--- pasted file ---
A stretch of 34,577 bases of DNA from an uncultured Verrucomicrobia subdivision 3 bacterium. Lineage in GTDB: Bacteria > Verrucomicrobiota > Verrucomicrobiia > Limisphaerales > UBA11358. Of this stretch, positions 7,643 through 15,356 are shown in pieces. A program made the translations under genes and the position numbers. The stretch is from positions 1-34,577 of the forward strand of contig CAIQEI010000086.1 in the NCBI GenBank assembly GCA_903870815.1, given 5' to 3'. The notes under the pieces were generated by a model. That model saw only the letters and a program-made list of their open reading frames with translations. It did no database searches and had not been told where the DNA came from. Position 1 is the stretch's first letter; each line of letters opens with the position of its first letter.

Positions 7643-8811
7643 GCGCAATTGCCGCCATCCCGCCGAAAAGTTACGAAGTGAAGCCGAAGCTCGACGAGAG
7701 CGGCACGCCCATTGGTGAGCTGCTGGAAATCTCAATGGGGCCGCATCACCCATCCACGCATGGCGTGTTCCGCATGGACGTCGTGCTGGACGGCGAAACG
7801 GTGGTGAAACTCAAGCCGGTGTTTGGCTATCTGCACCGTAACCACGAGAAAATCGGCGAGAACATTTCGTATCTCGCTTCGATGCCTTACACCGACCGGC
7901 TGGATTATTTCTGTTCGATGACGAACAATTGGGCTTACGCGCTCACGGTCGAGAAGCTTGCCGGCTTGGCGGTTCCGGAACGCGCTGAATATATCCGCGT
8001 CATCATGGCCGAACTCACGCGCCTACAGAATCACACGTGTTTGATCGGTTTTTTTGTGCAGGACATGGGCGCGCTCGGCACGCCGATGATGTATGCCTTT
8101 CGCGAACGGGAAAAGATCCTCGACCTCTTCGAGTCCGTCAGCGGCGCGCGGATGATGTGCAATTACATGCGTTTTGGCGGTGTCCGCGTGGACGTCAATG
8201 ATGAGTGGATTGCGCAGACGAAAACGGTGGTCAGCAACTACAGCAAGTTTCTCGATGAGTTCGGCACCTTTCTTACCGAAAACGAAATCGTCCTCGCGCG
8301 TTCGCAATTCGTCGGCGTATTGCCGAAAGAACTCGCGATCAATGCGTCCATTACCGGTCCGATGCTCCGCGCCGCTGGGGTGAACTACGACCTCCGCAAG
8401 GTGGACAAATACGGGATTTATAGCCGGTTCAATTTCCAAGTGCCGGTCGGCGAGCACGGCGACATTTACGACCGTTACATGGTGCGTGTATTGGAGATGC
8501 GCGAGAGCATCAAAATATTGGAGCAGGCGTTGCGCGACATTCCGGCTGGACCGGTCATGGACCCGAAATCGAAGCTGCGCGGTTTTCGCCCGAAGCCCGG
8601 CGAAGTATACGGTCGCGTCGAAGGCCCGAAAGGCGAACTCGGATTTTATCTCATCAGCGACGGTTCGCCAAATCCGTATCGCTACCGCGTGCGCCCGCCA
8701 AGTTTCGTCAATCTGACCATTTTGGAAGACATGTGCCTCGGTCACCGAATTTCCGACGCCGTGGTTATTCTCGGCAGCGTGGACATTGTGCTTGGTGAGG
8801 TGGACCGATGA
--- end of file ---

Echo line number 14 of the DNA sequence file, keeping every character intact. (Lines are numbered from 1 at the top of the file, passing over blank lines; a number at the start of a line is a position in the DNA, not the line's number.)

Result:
8701 AGTTTCGTCAATCTGACCATTTTGGAAGACATGTGCCTCGGTCACCGAATTTCCGACGCCGTGGTTATTCTCGGCAGCGTGGACATTGTGCTTGGTGAGG